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Monday 20 August 2018, 5pm

This summer, second year students from RADA's BA (Hons) in Acting course travelled to Poland to take part in the Gdansk Shakespeare Festival, joining workshops and performing their Shakespeare for Young Audiences production of The Two Gentlemen of Verona, directed by Carl Heap. The show was first performed in the summer term, both at RADA and at a number of state schools across Greater London.

The company performed the piece at the ShakespeareOFF branch of the festival, which has a particular focus on young and emerging artists, and were awarded a prize by the festival jury.

Cast member Rachel Feeney – who played the roles of Lucetta, Thurio and Crab in the production – reflects on her experiences of the festival:

"10 people, 10 shows, 10 days.

After a tumultuous train journey passing the Gdańsk scenery and shipyards, we arrived at our hostel just an arm's stretch away from the two main theatres.

Over the next few days we would see theatre from Iran, the Czech Republic, Romania, Italy and of course Poland, all contained in this hub of what felt like a toy town, with its beautifully coloured buildings rebuilt after World War II. Along with the shows we often had meetings with the artists followed by drinks with the actors and crew in the courtyard bar. After a thought-provoking Q&A with the Iranian troupe on what it’s like making art in Iran, we spent the evening talking with them about their backgrounds, challenges, passions and aspirations, to a backdrop of female voices from the Iranian actresses singing sweet, unfamiliar tunes. I later learned that women cannot perform solos openly in public in Iran.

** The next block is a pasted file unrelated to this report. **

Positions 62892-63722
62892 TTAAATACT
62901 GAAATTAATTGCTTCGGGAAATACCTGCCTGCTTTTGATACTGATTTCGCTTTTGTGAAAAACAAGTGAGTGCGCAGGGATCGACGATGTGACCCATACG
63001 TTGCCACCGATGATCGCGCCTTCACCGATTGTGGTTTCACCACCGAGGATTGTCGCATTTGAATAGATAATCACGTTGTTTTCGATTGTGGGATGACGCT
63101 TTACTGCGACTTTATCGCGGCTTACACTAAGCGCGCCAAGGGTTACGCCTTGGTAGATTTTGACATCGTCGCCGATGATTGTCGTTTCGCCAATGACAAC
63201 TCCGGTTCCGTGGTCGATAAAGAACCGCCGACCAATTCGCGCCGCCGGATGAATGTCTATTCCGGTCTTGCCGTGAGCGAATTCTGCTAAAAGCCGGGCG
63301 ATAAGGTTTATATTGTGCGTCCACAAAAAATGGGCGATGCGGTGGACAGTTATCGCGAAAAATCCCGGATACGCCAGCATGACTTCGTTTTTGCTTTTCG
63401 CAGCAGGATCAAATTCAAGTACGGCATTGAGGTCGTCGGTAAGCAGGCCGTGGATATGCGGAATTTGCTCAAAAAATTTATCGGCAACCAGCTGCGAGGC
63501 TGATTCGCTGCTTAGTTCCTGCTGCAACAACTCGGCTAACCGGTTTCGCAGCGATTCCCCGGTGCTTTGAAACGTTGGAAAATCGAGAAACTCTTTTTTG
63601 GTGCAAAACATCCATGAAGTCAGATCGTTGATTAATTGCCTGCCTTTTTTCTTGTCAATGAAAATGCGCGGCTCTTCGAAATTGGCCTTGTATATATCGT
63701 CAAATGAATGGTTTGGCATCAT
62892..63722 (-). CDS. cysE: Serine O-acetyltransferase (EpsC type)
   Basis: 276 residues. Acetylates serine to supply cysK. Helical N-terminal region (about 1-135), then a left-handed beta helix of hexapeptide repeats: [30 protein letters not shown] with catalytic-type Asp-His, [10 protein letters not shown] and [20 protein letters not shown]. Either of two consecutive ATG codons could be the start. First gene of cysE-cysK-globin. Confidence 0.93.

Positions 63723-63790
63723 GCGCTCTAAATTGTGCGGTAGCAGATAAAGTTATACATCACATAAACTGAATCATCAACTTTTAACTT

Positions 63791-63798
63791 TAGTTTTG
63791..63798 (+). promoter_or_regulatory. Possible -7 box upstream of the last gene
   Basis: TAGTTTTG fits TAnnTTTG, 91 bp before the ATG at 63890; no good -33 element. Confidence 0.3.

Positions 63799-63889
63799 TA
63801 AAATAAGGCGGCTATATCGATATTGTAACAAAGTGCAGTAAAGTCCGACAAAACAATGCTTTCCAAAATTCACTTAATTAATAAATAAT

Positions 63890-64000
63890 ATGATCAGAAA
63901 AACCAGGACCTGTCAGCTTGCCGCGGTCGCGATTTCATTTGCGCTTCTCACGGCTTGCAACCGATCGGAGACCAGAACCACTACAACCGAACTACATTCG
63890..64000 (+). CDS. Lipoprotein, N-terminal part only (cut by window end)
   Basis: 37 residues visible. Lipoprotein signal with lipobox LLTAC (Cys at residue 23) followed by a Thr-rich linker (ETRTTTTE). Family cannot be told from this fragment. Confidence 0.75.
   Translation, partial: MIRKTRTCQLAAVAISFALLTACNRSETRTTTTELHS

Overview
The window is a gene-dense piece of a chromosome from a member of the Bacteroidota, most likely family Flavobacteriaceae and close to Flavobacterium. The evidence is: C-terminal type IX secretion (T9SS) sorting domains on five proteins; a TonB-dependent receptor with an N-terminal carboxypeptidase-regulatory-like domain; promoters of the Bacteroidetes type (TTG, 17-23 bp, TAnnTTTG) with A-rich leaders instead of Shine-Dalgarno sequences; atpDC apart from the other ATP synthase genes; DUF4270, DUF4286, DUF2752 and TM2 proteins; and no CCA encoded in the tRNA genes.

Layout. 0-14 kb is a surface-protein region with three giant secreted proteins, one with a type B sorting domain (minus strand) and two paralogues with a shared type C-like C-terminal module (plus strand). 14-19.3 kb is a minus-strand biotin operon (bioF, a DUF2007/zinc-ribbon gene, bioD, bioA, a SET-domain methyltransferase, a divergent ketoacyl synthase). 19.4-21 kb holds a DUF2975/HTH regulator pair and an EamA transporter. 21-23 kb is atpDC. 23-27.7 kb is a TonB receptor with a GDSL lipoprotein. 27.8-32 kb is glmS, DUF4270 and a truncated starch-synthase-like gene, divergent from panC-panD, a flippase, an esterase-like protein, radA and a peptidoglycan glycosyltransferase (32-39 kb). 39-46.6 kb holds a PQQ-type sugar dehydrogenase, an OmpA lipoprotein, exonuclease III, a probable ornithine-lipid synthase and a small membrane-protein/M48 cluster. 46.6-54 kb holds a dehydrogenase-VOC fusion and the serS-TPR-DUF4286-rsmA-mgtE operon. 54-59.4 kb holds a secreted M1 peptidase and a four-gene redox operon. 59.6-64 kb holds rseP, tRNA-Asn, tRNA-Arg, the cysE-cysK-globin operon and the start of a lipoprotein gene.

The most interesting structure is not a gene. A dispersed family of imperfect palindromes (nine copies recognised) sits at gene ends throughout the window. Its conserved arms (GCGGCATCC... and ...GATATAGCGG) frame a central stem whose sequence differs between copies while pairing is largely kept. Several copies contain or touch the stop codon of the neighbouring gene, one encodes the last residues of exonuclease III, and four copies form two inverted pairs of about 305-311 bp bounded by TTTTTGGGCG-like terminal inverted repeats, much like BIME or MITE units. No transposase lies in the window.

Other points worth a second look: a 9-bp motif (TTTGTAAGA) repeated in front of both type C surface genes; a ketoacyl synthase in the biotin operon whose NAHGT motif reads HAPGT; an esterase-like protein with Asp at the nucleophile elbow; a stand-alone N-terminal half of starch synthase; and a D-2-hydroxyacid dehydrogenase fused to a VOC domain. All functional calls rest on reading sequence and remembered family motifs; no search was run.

Among the shows, we watched a charming Romanian A Midsummer Night’s Dream, saw rooftop performance art interpreting Ophelia’s final moments, and pieced together A Merchant of Venice as the Czech actors fought over their pound of flesh.

The organisers also provided workshops, which allowed us to spend time with a fellow student Italian company. The workshops were physical-based and explored different approaches to art, movement, dance and audience relationships, which offered new insights into what we do every day at RADA. Professor Limon, artistic director of the festival, even gave us an English translation of a lecture on his new book about sexual innuendo in Shakespeare’s plays. Excitingly, we also received a tour of the Shakespeare Theatre with its opening and closing roof – the only kind like it in the world.

We began and ended our trip performing The Two Gentlemen of Verona in an intimate space above a bar. Audiences were enthusiastic and as we were departing for the airport we received the news that due to our keeping to the 'true narrative tradition', the jury had picked us for a prize in the festival! As we bundled ourselves into our taxis the city felt a lot more familiar than it had ten days before; even better than I could have imagined, it had become a canvas for a range of cultures, ideas and experiences to reach each other first hand."